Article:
Strong support from donors pushed the Geisel School of Medicine at Dartmouth and Dartmouth-Hitchcock to new levels of philanthropic support for the fiscal year that ended on June 30, 2014.
More than 35,000 individuals, foundations, and organizations combined to set a new record in charitable giving for the academic medical center, with contributions totaling $36.7 million. This total – which includes gifts received but not pledges of future support – surpassed the year’s fundraising goal by 33.5% and exceeded the previous year’s giving by $11.2 million. The Geisel School of Medicine received $21.6 million (59%) of the total raised; Dartmouth-Hitchcock received $15.1 million (41%).
“In academic health care, philanthropic support is more critical than ever to our success,” says Skip Leonard, Vice President for Development for Dartmouth-Hitchcock and the Geisel School of Medicine. “Our donors are making a real impact – on research, patient care, community health, and medical education. Whether from grateful patients and families, medical school alumni, community members, or our own employees, these are gifts from the heart. We’re grateful for every gift and the impulse behind it.”
Charitable giving highlights for the year included:
- Funding was completed for four new endowed professorships at Geisel, including two distinguished chairs.
- A gift commitment of $10 million from an anonymous donor is the largest single gift in Dartmouth-Hitchcock’s history and will help launch the new Center for Palliative and Hospice Care at Dartmouth-Hitchcock.
- Led by a $6.2 million bequest form the Estate of Susan Diamond, gifts of more than $9 million were directed to research and teaching in neurosciences at Geisel.
- The Dartmouth Institute for Health Policy and Clinical Practice received $3.2 million in gifts.
- Gifts to support student scholarships at the Geisel School—primarily from medical school alumni—totaled $1.37 million.
- A combination of broad-based support and major gifts from individuals were key to the year’s fundraising success. Forty-eight donors made gifts of $100,000 or more. More than 1,500 employees of Dartmouth-Hitchcock and the Geisel School also contributed.
According to Leonard, “Dartmouth-Hitchcock and Geisel are leading and innovating in so many ways, and our donors have an opportunity to be part of that.”
The Geisel School of Medicine at Dartmouth, founded in 1797, strives to improve the lives of the communities it serves through excellence in learning, discovery, and healing. The nation’s fourth-oldest medical school, the Geisel School of Medicine has been home to many firsts in medical education, research and practice, including the discovery of the mechanism for how light resets biological clocks, creating the first multispecialty intensive care unit, the first comprehensive examination of U.S. health care variations (The Dartmouth Atlas), and helping establish the first Center for Health Care Delivery Science, which launched in 2010. As one of America’s leading medical schools, Dartmouth’s Geisel School of Medicine is committed to training new generations of diverse health care leaders who will help solve our most vexing challenges in health care.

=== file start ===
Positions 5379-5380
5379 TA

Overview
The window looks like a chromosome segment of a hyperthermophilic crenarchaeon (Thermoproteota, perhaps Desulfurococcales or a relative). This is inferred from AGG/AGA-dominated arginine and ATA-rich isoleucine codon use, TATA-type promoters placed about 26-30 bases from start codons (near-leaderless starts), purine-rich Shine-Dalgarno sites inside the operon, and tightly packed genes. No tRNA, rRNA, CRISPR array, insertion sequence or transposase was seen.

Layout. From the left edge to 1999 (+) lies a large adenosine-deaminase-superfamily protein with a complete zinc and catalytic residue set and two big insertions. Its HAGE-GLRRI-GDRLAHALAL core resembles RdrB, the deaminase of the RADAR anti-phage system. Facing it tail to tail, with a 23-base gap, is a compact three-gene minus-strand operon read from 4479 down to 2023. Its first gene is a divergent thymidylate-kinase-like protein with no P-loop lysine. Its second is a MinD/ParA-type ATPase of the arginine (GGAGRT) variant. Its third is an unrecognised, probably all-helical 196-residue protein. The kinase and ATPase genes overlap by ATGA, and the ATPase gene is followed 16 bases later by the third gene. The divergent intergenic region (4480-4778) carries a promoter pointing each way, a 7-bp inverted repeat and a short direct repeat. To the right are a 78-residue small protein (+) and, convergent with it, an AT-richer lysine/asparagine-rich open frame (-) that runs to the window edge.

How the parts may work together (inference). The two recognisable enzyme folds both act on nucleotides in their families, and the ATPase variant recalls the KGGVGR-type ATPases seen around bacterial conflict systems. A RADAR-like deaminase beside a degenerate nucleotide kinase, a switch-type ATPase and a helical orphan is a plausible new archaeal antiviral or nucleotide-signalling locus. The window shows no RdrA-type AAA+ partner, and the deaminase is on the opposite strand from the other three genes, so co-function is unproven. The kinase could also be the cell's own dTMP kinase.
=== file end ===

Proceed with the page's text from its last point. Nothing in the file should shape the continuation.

About Dartmouth-Hitchcock: Dartmouth-Hitchcock is an academic health system, serving patients across New England. A national leader in patient-centered health care, D-H is on a path to create a sustainable health system for the region and to become a model for the nation. Founded in 1893 as Mary Hitchcock Memorial Hospital, the Dartmouth-Hitchcock system includes New Hampshire’s only Level 1 trauma center and its only air ambulance service, as well as the Norris Cotton Cancer Center, one of 41 National Cancer Institute-designated Comprehensive Cancer Centers in the nation, and the Children’s Hospital at Dartmouth-Hitchcock, the state’s only Children’s Hospital Association-approved, comprehensive, full-service children’s hospital. Dartmouth-Hitchcock provides access to nearly 1,500 primary care doctors and specialists in almost every area of medicine, as well as world-class research with the Audrey and Theodor Geisel School of Medicine at Dartmouth.